Participant Observation Exercise
This exercise provides a relatively brief, safe and, inexpensive way to acquire a sense of what participant observation in ethnographic ﬁeldwork is like and to evaluate its strengths and limitations as a method.
Select an event or activity specifically for this project to observe and, ideally, to participate in at some level. The event or activity may be quite simple, common, small, or frequent—or it may be elaborate, unusual, and different from your own cultural tradition—but it must meet these criteria:
Ø You have a right to be there, or you have secured permission or an invitation to attend from persons in charge.
Ø It is not familiar to you.
Ø It has a clear beginning and end.
Ø It is limited in time so you can observe the entire event.
Ø It is legal and risks little harm.
Ø You are curious about it.
Ø You have a trusted acquaintance familiar with the event -your key informant– who will accompany you or host you at the event and answer your questions about it.
Examples of events on/around campus that could meet these criteria:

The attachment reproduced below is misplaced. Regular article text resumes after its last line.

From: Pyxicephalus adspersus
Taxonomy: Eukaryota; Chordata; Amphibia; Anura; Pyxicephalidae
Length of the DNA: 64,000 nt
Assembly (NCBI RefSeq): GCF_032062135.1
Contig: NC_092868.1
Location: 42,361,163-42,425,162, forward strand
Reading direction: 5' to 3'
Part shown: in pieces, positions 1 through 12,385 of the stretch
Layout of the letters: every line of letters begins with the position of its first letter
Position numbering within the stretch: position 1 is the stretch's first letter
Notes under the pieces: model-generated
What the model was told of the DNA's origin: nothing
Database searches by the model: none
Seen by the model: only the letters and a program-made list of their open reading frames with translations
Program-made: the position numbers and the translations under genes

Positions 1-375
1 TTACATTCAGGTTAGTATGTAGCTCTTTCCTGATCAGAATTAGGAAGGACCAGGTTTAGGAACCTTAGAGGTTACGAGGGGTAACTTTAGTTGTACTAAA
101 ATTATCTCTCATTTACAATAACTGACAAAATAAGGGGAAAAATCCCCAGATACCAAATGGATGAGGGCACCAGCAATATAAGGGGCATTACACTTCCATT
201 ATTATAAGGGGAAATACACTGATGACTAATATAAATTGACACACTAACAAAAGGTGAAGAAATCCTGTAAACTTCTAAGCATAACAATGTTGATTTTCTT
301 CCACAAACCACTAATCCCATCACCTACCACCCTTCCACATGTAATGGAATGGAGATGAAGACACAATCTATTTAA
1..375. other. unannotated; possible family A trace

Ø Athletic team/club practice (not of a game you have played before)
Ø Habitat for humanity project
Ø Religious service outside of your own religion
Observe the event and take notes if this can be done unobtrusively, to refresh your memory during debrieﬁng soon after. Request to participate in some way: to throw the ball, wield a hammer, pour the punch, and so on. During the event or the debrieﬁng, ask your key informant to explain what you observed.
After the event and after consulting your ﬁeld notes and discussing the event with your key informant, debrief yourself by composing a typed document of notes. Include in these notes:
Ø What happened at the activity? Include sights, sounds, smells, tastes, tactile memories.
Ø How you felt during the activity?
Ø How people responded to you?
Ø What your key informant told you.
Ø Evidence that your presence influenced the scene.
Answer the following questions and turn them in along with your field notes, typed notes and any other documentation you feel compliments the assignment.
1. What event/activity did you observe and how/why was it a new experience for you?
2. What understanding was gained from participation compared to just observing?
3. What did having a key informant add to your understanding?
4. What was learned from participant observation at this event that a questionnaire or interview about it might miss?
5. For what purposes might a questionnaire or interview be better than participant observation?
**MAKE SURE TO STAPLE ALL PAGES/ATTACHMENTS INTO ONE PACKAGE – NO PAPER/BINDERCLIPS**
**EXPECTED LENGTH 5-6 PAGES**
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